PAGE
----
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                Nice summary of a good README, one thing I’d add that really grinds my gears is projects not taking the time to add at least a single sentence explaining what the thing actually does, in a way that people that may not even be involved in the ecosystem at all can understand what problem they are trying to solve.

                What most have is something along the lines of “Do what x does but with y”, with both blanks being libraries or concepts people not involved in eg. Kubernetes, OpenStack or the newest JavaScript stuff would maybe know by another name or which might be completely made up.

                I try to do this with all my projects, just adding a succinct description I would tell eg. my parents as well as two usage examples does wonders for clarity, in my opinion.

                Examples (shameless plug): https://github.com/cbdevnet/midimonster

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                  Nice repo and great README, thank for sharing!

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                  Docker is overkill for some projects, and it also depends on what’s your app doing. If it’s a server that needs Nginx, Python and Postgres, then sure Docker is a right solution. But if it’s just a command line tool written in Node or Go, npm i or go get is much simpler.

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                    I always say this, but a “readable README” is always preferable over a “README that says something” … but only when opened via GitHub.

                    Badges are just among the things that have become so annoying in my experience, it makes opening a README via text editor nearly unreadable. Others are long lines, inline links, HTML, images after images.

                    The author’s README is ok, but certainly not my favourite style…

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                      I’d love to see standard machine-parsable metadata on projects:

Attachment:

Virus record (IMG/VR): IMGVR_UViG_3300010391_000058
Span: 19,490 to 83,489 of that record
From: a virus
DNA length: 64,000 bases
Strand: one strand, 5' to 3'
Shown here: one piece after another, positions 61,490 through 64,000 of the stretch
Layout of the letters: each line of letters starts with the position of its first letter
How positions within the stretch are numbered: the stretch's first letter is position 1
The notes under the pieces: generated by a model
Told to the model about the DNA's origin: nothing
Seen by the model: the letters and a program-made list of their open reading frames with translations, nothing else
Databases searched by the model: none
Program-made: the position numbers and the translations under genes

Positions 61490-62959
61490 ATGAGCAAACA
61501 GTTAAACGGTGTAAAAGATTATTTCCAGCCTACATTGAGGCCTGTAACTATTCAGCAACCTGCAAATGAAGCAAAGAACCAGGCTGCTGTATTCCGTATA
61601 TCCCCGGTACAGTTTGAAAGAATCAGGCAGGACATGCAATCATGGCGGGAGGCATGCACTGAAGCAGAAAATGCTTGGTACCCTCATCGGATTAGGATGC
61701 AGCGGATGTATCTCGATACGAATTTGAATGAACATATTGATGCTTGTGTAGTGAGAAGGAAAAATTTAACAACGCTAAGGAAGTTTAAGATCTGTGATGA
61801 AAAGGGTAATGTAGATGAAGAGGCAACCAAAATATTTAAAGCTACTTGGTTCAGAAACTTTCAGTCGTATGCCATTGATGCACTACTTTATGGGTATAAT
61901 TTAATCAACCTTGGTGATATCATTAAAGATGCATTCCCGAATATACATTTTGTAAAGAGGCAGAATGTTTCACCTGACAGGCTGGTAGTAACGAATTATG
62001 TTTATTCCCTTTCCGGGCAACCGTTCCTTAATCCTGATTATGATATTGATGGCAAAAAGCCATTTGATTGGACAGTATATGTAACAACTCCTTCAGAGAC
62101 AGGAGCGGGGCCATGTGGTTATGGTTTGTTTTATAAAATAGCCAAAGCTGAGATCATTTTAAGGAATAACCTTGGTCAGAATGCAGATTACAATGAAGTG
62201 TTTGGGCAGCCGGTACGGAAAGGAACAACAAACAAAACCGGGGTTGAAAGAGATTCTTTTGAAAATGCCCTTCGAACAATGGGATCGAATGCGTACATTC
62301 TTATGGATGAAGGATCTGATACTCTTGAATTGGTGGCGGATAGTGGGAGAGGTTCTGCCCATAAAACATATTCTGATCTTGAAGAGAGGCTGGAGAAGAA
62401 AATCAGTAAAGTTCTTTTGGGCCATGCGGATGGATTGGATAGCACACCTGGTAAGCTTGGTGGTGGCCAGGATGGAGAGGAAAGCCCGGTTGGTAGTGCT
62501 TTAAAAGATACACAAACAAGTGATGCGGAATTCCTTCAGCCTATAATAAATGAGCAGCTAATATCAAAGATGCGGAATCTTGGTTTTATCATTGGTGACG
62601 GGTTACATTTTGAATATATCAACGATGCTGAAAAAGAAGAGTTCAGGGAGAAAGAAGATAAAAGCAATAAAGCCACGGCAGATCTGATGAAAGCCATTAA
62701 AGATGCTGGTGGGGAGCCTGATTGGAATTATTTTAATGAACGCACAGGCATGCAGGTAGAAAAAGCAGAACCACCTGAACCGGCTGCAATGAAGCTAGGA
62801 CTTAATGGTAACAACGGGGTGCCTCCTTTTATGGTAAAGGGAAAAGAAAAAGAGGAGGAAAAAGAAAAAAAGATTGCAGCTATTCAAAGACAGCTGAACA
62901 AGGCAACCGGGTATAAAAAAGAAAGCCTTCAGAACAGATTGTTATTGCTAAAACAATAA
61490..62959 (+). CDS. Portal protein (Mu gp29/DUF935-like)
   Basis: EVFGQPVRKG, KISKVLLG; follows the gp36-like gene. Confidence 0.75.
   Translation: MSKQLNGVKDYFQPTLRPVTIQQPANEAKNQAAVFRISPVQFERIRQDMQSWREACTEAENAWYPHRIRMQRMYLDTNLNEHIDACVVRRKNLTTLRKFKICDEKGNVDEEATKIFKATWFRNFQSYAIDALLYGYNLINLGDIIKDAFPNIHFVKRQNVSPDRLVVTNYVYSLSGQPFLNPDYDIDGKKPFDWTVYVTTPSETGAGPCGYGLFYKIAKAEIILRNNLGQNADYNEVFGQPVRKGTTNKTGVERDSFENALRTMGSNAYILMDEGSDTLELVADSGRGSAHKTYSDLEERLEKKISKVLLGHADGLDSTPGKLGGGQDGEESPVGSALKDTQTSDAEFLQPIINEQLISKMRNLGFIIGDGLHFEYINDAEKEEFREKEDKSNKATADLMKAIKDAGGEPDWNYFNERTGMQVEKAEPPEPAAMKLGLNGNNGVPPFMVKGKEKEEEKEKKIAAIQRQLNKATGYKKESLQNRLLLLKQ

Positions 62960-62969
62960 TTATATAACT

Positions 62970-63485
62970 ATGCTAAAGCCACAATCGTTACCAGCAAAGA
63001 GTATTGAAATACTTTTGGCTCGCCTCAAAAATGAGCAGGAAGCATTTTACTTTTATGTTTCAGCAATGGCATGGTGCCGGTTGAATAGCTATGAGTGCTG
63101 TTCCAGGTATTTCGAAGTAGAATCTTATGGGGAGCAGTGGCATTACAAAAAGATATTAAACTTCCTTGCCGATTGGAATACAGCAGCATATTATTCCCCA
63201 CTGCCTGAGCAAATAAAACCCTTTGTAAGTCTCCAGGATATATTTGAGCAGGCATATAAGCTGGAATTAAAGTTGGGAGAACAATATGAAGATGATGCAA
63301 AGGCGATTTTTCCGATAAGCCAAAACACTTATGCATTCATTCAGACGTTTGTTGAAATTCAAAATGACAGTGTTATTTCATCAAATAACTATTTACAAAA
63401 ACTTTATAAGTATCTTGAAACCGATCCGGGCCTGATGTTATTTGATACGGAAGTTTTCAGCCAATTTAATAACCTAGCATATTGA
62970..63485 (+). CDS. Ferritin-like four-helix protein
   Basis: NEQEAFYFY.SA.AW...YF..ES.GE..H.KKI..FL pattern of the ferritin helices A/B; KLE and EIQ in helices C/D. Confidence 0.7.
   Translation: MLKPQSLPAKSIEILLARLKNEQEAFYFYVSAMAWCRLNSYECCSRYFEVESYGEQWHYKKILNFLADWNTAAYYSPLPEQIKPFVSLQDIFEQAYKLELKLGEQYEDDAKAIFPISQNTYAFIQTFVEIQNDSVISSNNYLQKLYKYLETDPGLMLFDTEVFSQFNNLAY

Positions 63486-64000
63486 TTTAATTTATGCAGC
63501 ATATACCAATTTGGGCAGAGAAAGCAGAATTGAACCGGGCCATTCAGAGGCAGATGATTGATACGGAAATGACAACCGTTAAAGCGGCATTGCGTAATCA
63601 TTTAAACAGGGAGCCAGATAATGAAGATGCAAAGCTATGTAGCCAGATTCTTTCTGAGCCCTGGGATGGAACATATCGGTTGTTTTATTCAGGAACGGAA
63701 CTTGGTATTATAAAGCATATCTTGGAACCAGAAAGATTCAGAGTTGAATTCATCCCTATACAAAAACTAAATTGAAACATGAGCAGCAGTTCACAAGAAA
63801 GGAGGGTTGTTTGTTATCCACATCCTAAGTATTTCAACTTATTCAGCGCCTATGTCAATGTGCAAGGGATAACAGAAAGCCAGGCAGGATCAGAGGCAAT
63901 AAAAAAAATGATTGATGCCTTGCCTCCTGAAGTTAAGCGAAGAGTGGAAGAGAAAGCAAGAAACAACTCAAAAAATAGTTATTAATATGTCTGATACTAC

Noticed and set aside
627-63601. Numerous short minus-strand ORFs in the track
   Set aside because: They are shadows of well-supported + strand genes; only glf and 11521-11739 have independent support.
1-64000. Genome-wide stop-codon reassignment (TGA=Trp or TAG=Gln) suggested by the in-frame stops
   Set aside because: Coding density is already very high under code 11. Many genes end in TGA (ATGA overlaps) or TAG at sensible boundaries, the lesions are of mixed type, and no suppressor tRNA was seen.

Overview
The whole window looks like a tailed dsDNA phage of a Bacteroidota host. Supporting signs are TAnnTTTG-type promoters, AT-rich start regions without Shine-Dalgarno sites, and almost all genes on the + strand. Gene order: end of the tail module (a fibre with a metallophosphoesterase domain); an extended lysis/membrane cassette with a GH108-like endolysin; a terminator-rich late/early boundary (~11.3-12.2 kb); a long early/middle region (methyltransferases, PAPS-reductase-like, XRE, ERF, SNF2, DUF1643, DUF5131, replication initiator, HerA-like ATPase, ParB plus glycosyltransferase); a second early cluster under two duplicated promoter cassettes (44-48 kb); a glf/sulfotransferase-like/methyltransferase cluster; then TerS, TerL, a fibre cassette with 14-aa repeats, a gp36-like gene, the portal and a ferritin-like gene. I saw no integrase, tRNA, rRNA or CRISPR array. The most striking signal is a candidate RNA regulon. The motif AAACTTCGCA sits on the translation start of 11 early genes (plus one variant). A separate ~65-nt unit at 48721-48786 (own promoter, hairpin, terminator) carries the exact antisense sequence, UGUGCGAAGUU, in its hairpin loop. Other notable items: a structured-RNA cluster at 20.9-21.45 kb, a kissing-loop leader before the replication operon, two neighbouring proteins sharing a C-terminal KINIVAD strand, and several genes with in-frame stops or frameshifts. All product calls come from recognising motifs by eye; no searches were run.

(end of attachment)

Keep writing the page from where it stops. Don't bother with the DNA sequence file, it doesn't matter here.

• Maturity: alpha/beta/stable/mature/finished/abandoned
                      • Stability: minimum guaranteed time between deprecation and subsequent breaking change
                      • is semver used?
                      • Security: contact points for notifications, policy around backporting fixes into stable releases
                      • PR and contributions policy
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                        s/semver/a versioning scheme that matches community expectations/
                        I am not calling semver insensible.

                        The Haskell world uses the Package Versioning Policy.

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                        When you’re doing a pull request, some random guru-senior-architect might occasionally check your code and suggest few changes. Sounds unlikely but any additional eyes might uncover bugs or architecture mistakes.

                        Is this true? I would love to have someone review my code but I cant see it ever happening. Do I just open a PR and hope someone comes along to review it? How would they even know I am waiting for public review. It feels quite rude to jump in to someone elses project and start reviewing their changes.

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                          “Watchers” of the repo will get notifications, so they can get involved pretty easily if they want to. Also, you can add a label like “needs review” or something like that to attract more attention.

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                          On having bloated dependencies, badly formatted code and no git tags? Absolutely agreed. Those are all bad signs. I’m sceptical about the rest.

                          There are a lot of bad READMEs out there no doubt. But the suggestion that you should fill your README with badges instead of it being a proper README with nicely formatted text I can read in a text editor is juvenile.

                          Licenses? What if I don’t actually care about some stupid company using my code? I’d rather they didn’t, actually, so I use Artistic License 2.0 or AGPLv3. The presumption that people writing and publishing free software are keen to have some company make money on their work is strange to me.

                          It’s up to you to write yourself a Dockerfile for your projects, not me. I don’t use Docker.

                          GitHub pull requests are a horrible way of managing software changes that ruin commit history and create a huge amount of noise in changes. They make it virtually impossible for anyone other than the original pull requester to change the code in the pull request without recreating the whole pull request. They’re just.. bad.

                          Tests, automated builds, etc. are not necessary at all.